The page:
Kendall stood in line at the coffee shop, waiting for his ‘name’ to be called so he could get the drink his sister had asked for and leave. He adjusted the beanie on his head, pushing his bangs back and off of his forehead. With a sharp exhale, he looked at his phone to see that only a minute had passed. He tapped his foot impatiently, unlocking the phone and opening that last text message he’d sent.
“Pablo?” The barista called, nearly slamming the cup on the counter and hurrying back to the cash register. Kendall walked over, grabbed the cup, and fished for the dollar he knew he had in his pocket, dropping it into the empty tip jar. The chubby, brunette man gave him an exhausted smile and thanked him as he walked out the door.
Kendall settled the cup into the cup-holder of his mother’s car and buckled his seatbelt. He closed his eyes and relaxed against the headrest, reliving the past week. He, and his... whatever she was, had gotten into a fight on Monday, and Kendall, being the iron-willed person he was raised to be, had said some things that seemed alright in the moment. Now, however, he regretted every single word that had left his mouth Monday morning. He had royally fucked up, going as far as saying that he didn’t really care for Lucy, the girl he’d had some sort of relationship with, and leaving her alone in her tiny, empty apartment. Every time his eyes were shut, he saw the tears falling from her dark eyes, fury and confusion evident in them. The girl had fallen in love with him, and although he wasn’t afraid of commitment, he just couldn’t bring himself to say he felt the same way.
Well, he didn’t, but he had a good thing going for him and he’d be damned if he let it go. He’d be damned if he ended things with the only girl that seemed to enjoy his company at the time. He didn’t want to feel the way he had felt after his first love left the country to film her first feature film trilogy- abandoned and disheartened. Sure, he’d had “first loves” before, but never like Josephine, whose blonde hair and big smile had left their mark in his heart; and as soon as she’d left, in waltzed Lucy. Her narrow, brown eyes and sardonic wit attracted him to her, her initial rejection of him leaving him with a desire for more. Kendall couldn’t help but go over what he’d said, why he’d left her alone after everything that had gone down. The argument had escalated, and while his temper was usually under control, he couldn’t avoid losing his cool when Lucy said she was moving out of her current apartment, and into a new one- on the East coast.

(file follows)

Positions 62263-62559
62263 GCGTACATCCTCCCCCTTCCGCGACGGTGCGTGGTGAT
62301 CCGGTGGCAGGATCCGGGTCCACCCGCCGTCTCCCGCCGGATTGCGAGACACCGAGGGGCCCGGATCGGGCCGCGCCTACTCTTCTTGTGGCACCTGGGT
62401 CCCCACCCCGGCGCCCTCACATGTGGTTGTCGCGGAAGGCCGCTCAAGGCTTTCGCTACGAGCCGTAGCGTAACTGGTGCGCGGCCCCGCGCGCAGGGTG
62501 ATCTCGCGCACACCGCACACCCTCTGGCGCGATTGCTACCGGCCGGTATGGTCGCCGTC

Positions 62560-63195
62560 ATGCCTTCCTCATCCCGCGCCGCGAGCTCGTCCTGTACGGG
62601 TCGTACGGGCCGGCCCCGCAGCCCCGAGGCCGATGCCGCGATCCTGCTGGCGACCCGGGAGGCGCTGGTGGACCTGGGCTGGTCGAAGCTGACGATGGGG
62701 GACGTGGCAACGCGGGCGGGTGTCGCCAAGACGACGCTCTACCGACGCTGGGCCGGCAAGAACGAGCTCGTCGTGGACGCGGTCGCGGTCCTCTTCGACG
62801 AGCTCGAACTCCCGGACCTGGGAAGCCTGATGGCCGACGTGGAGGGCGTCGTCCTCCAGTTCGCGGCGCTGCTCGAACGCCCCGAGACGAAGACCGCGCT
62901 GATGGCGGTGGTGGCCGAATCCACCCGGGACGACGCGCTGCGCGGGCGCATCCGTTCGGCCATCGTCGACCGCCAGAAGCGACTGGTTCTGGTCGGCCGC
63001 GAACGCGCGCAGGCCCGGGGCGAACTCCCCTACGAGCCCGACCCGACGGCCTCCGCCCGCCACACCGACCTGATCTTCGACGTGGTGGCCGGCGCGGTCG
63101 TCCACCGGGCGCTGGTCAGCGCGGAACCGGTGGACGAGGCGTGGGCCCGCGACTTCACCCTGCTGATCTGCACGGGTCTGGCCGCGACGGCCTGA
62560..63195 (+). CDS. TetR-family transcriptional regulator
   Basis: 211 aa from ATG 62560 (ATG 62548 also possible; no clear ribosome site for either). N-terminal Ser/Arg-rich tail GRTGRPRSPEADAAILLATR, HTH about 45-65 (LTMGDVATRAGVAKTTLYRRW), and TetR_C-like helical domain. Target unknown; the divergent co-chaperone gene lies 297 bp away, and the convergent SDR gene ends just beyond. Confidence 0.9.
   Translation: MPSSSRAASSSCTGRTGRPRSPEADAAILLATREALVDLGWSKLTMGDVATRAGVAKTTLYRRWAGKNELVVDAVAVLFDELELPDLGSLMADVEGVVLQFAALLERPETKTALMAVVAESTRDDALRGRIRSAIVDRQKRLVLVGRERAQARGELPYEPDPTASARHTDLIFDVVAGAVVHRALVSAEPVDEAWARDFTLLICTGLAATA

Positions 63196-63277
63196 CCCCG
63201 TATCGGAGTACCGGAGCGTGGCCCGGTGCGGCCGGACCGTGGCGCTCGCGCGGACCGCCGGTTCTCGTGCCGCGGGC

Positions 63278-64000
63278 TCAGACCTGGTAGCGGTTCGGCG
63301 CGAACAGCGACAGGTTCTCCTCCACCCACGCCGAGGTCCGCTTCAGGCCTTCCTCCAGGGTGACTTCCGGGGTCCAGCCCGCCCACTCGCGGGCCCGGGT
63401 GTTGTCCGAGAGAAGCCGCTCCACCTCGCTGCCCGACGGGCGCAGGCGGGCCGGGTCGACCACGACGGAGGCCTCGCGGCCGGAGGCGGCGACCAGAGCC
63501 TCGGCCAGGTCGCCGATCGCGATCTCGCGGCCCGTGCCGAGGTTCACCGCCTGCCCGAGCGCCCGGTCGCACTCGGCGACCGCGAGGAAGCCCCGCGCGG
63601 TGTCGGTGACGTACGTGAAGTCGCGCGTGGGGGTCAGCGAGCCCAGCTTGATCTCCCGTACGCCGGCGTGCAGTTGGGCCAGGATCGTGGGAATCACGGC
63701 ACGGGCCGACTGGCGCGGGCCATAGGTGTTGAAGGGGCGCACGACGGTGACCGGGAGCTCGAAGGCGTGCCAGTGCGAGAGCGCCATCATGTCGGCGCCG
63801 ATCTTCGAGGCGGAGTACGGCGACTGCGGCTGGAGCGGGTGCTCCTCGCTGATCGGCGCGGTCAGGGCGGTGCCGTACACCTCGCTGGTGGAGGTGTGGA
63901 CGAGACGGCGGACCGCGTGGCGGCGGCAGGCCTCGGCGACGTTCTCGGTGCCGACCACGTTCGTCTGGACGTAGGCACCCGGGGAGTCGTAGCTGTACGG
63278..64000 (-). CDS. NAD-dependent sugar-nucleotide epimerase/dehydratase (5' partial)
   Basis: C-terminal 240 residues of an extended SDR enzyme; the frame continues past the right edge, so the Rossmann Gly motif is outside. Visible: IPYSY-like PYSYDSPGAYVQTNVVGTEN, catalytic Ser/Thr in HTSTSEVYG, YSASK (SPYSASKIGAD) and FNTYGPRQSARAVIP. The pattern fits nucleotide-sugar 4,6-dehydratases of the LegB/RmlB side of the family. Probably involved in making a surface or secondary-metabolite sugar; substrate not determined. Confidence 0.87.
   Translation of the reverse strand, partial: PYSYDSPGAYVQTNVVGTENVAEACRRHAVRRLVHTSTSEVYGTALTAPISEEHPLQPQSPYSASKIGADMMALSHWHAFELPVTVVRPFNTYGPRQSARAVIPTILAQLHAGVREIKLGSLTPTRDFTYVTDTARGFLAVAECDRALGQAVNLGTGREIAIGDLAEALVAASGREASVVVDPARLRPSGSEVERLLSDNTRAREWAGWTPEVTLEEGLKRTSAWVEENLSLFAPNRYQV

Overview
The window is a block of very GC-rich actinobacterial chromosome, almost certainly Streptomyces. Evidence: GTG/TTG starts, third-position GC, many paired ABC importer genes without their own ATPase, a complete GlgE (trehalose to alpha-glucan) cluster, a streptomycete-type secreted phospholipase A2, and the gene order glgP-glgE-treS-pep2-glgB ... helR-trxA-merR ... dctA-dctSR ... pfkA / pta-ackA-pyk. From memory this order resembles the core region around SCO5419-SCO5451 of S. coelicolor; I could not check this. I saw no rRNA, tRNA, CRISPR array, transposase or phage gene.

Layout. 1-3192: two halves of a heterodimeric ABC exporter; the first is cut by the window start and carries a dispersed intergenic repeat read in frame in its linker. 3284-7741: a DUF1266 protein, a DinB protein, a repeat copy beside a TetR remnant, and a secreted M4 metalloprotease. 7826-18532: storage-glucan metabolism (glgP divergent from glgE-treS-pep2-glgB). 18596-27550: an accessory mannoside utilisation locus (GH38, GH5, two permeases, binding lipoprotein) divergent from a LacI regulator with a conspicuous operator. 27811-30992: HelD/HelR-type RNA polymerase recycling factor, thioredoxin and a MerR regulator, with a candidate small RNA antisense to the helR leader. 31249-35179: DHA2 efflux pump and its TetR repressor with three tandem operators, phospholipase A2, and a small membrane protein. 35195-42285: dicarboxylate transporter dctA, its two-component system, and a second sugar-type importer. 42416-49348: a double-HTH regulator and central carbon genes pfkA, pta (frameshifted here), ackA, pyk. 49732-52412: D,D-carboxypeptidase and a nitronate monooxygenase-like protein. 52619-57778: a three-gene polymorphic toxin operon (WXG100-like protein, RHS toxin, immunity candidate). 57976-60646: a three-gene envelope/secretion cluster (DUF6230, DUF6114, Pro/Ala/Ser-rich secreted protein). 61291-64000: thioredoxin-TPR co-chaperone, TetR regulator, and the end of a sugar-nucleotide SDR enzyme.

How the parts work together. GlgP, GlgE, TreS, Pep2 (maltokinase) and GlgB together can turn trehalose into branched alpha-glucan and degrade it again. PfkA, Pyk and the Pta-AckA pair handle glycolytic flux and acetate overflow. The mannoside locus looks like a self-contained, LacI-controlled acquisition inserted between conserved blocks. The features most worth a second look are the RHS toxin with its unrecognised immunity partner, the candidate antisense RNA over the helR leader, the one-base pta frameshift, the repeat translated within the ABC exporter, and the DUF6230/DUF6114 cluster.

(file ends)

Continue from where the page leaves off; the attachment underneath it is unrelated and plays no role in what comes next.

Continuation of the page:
He opened his eyes and grabbed his phone out of his pocket, reading over the text he had sent to her a while ago. He held the phone with both hands and began to type, a hard thing for the stubborn boy to do. After he was done, he tossed his phone on to the empty passenger seat and glanced at the cup of coffee his sister had requested.
That has to be disgusting by now, he thought. His phone buzzed for the first time that day, startling him.
‘I leave at noon.’ Lucy had responded, her voice ringing through Kendall’s ears. He looked at the time and started the ignition. He had an hour before she had to be at the airport.
“I never took you for the kind of guy that would say something like that, you know,” Lucy spoke softly. Her eyes bore into Kendall’s as she continued. “I know you went through a hard time with whatever her name was, but I thought you’d be over it, considering it happened a year and a half ago.”
Kendall licked his lips periodically, silence penetrating the air of Lucy’s vacant living room. They stared at each other, their hearts heavy.
“I was wrong to act the way I did,” he confessed, pressing his lips together quickly before relaxing and continuing. “I just,” he searched for the right words to say, “dove in too quickly. Jo left, and then, a couple of weeks later, you were walking past me in the lobby and-”
“That’s all you,” Lucy tucked a strand of her dark hair behind her ear, revealing the multiple piercings Josephine would have never even thought about getting. He stared for what seemed like minutes and realized that it was their differences that attracted him to the smokey-eyed girl in the first place. On paper, they were absolute opposites, each complementing a different part of the blonde boy.